Is “fundamentalist” a bad word? In this brief clip from his series A Survey of Church History, W. Robert Godfrey considers how the fundamentalist movement came to be perceived in an increasingly negative light in the 20th century.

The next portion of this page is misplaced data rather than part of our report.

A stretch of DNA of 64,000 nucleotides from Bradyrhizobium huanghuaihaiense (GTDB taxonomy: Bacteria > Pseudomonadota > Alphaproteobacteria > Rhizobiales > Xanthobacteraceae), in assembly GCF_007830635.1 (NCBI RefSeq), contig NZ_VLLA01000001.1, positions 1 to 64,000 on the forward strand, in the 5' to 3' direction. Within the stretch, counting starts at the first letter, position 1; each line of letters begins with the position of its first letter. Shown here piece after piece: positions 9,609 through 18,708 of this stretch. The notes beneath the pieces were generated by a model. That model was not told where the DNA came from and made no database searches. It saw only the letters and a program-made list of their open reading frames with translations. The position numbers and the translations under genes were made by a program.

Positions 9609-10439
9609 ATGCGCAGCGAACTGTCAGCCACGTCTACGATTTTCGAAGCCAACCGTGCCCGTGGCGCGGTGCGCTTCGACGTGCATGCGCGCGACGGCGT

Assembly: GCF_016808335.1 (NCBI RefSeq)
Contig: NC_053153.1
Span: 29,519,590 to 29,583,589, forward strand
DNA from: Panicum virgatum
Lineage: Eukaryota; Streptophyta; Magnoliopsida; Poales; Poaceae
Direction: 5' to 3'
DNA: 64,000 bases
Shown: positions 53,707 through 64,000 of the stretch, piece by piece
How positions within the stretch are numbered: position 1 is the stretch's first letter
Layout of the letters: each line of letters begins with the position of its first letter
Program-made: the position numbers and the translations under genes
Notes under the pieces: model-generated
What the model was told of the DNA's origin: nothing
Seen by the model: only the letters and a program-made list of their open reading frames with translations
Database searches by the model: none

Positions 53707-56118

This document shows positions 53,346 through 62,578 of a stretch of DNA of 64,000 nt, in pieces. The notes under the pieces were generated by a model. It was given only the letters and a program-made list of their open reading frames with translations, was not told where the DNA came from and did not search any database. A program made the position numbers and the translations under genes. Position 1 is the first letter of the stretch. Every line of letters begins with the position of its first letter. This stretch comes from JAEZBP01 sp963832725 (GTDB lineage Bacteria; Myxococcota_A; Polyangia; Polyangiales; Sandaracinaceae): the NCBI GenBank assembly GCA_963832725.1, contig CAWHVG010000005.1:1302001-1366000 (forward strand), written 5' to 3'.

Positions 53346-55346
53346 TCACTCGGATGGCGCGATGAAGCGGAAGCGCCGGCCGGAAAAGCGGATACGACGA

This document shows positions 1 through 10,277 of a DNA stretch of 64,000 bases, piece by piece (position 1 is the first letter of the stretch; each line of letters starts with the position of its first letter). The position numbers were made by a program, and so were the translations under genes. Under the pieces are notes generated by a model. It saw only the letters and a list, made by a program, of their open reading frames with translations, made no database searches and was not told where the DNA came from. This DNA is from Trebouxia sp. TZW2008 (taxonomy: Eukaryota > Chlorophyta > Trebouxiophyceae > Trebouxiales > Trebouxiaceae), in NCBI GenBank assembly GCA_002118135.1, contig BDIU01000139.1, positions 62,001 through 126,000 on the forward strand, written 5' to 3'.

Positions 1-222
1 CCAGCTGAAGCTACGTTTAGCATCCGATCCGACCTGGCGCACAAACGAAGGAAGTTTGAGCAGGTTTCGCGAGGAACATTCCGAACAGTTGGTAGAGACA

From originally being a scholarly, cultured, influential group defending orthodox Christianity, they had emerged as a group seen to be bitter, intolerant, negative, and uneducated. Regrettably, fundamentalism in the 1930s did take on a number of those features. In almost all of the denominations, the mainline denominations, the fundamentalists lost the battle. Many of them separated to form new denominations, and in many of those new denominations, there was a measure of bitterness about what had been done to them. There was, in some circles, a reaction against education as not really so important. As dispensationalism became more influential in some of those groups – not so much amongst the orthodox Presbyterians – but in many of the other denominational groups, there was such a pessimism about the future, such a sense that Christ must surely be coming soon that there was a sense, “Why bother with education? There is no time for that! Let’s just get the gospel out.” It’s a period in which there is the rise of a lot of Bible institutes. You don’t need a liberal arts degree, you don’t need a seminary education; just go to a Bible institute, find the basic things to preach, and get out on the field, whether it is at home or abroad, and preach. So, fundamentalism does take on a kind of different sociological character. It does move out from places of influence. In Dr. Machen’s day, what happened at Princeton Seminary was regularly reported on the front page of the New York Times. It was important stuff. But now, fundamentalists increasingly were marginalized, and things really did change. They became very separatistic, many of them, in their own mentality, not wanting to cooperate with anybody, lest they take the first step down the slippery slope to liberalism. Today, we find the word “fundamentalist” used in all sorts of ways, and I think – usually, it annoys me as a historian – I think very unfairly. We have to remember that the history of the word “fundamentalism” was a people who wanted to maintain the fundamentals of the Christian faith.
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